Over the past twelve years, I’ve had periods where I had the ability to access the Internet on the run. Initially, it was through the Metricom Ricochet wireless modem. The Ricochet was great because I could hook it up to my PowerBook or Newton and have 56Kbps or 128Kbps access to the Net way back in 1998! Later, I used the Palm VII for quick wireless access from the palm of my hand. The downside to the Palm VII was that you didn’t have full access to the Internet, only access to scaled down Web Clipping applications from select content providers. A few years later, I tried tethering my Sony Ericsson T68i to my laptop, but the speed was very slow. Today, I can use my iPhone to do pretty much all the basic Internet tasks that I require on a daily basis: email and web browsing. If AT&T were to offer a tethering option, I would consider it, but I probably wouldn’t like the slow Edge speeds and the short battery life that would invariably follow.

With that in mind, I’ve been looking for a solution to getting persistent access to the Internet while on the road. From Ziv, I’ve learned of a number of people using the Cradlepoint CTR-350 EVDO/Wi-Fi router ($139) and the Verizon USB727 EVDO modem (free with 2-year service contract). Alex has been using this solution (with Sprint EVDO) successfully since the end of 2007. I picked up these two components along with a BixNet 5V Li-ION battery ($80). This allows me to use share my EVDO Internet connection over Wi-Fi for up to 8 hours on a single battery charge.

So, instead of having my EVDO modem connected only to my laptop, I share the Internet connection through Wi-Fi, meaning my MacBook Pro, iPhone, and iPod touch can access the Internet at the same time at EVDO speeds. As the title of this post suggests, I can also bestow the gift of the Internet to other people.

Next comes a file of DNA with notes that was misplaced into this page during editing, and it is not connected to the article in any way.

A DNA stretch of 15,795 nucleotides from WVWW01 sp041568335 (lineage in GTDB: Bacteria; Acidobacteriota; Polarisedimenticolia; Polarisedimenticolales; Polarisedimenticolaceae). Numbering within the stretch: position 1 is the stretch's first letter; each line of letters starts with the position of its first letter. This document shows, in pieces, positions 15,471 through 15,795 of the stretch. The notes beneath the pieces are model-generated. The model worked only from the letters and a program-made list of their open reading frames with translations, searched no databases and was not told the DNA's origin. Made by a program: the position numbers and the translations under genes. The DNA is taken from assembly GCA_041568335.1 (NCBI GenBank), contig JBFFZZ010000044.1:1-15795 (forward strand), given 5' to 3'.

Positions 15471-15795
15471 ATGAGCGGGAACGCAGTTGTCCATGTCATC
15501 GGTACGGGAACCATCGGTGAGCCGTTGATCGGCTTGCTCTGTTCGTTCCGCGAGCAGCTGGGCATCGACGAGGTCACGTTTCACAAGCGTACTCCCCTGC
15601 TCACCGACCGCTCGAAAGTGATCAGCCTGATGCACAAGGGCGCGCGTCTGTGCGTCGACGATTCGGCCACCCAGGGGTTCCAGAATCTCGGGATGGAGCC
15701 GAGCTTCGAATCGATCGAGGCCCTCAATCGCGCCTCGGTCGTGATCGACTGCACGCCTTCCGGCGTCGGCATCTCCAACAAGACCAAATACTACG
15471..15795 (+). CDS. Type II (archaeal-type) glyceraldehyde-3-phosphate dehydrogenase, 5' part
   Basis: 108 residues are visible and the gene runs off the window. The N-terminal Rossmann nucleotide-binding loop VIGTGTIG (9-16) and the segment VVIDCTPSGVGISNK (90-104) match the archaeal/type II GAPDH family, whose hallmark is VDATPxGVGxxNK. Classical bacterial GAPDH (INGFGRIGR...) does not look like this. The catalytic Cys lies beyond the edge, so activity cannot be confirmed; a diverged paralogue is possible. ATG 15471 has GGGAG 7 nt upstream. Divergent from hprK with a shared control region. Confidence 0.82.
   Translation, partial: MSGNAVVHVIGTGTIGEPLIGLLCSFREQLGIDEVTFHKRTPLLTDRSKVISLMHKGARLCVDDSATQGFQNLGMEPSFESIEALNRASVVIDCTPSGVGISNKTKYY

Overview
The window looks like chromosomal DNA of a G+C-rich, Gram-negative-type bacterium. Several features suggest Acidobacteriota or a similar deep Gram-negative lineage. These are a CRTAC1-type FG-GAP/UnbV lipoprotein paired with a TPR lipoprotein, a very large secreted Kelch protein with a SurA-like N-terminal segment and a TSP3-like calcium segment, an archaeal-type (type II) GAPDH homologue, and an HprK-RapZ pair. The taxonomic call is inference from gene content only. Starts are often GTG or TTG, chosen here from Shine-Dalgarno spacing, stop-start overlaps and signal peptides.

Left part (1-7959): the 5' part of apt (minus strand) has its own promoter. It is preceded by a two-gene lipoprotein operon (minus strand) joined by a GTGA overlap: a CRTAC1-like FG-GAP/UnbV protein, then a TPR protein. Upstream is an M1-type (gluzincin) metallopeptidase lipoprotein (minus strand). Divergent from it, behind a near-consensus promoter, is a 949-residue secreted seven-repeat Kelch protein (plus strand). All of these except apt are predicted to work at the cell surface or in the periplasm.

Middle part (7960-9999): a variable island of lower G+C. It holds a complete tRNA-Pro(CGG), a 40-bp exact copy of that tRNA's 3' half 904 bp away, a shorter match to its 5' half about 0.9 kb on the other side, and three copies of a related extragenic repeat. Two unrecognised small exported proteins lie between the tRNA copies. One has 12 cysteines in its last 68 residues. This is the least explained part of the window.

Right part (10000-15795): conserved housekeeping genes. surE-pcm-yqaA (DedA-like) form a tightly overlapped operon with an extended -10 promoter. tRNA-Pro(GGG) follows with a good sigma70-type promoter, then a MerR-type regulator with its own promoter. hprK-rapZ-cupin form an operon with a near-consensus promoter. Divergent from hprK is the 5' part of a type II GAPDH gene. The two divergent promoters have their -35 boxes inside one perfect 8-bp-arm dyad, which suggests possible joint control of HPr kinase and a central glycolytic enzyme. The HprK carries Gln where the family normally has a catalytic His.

With an Eye-Fi wireless memory card, I can use this setup to automatically upload photos from my digital camera to my SmugMug account. I wanted to use this at Macworld 2009, but the battery had not come in yet and the keynote room did not have any AC outlets. I ended up manually uploading selected photos to SmugMug for use on John’s live blog posts of the keynote.

I wonder how many photojournalists are using something like this to transmit their photos while on the job. It seems like an excellent way to get photos immediately to the photo editor, provided that the images are small enough. I don’t think I want to try transmitting 21MP images, even if they are JPEG compressed!

Update April 11, 2009: I had a problem with my initial Bixnet battery where the USB cable had to be wiggled in order to provide proper power to the router. I RMA’ed the battery, but I’m not sure if the battery is supplying the router with enough power. At several recent shoots, I’ve noticed that photos were not being uploaded either (1) in a timely fashion or (2) not at all. I’ve got an order in for another battery, the Tekkeon 3450i, which is approved for use with the Cradlepoint CTR-350. The Tekkeon is bigger and heavier than the Bixnet battery, but if it’s more reliable, it’s a better deal. I’d rather have something that works and is heavier than something that only works intermittently. I’ll provide an update when I have tested the Tekkeon. Stay tuned!

Update April 19, 2009 The new BixNet battery does not appear to supply enough current to continually power the Cradlepoint and USB EVDO modem. The connection comes and goes, making the combination useless. BixNet has been selling an “updated” version of the battery, one with a mini-USB port for charging the battery. This version does not come with an on-off switch.

On the other hand, the Tekkeon 3450i battery seems to work well. It’s much bigger, heavier, and pricier than the BixNet. I’ve updated the photos to show a side-by-side comparison of the two batteries. Another downside to the Tekkeon is that it has a huge AC adapter for charging the battery. I really like how the BixNet can be charged with virtually any USB AC adapter like my iPhone charger.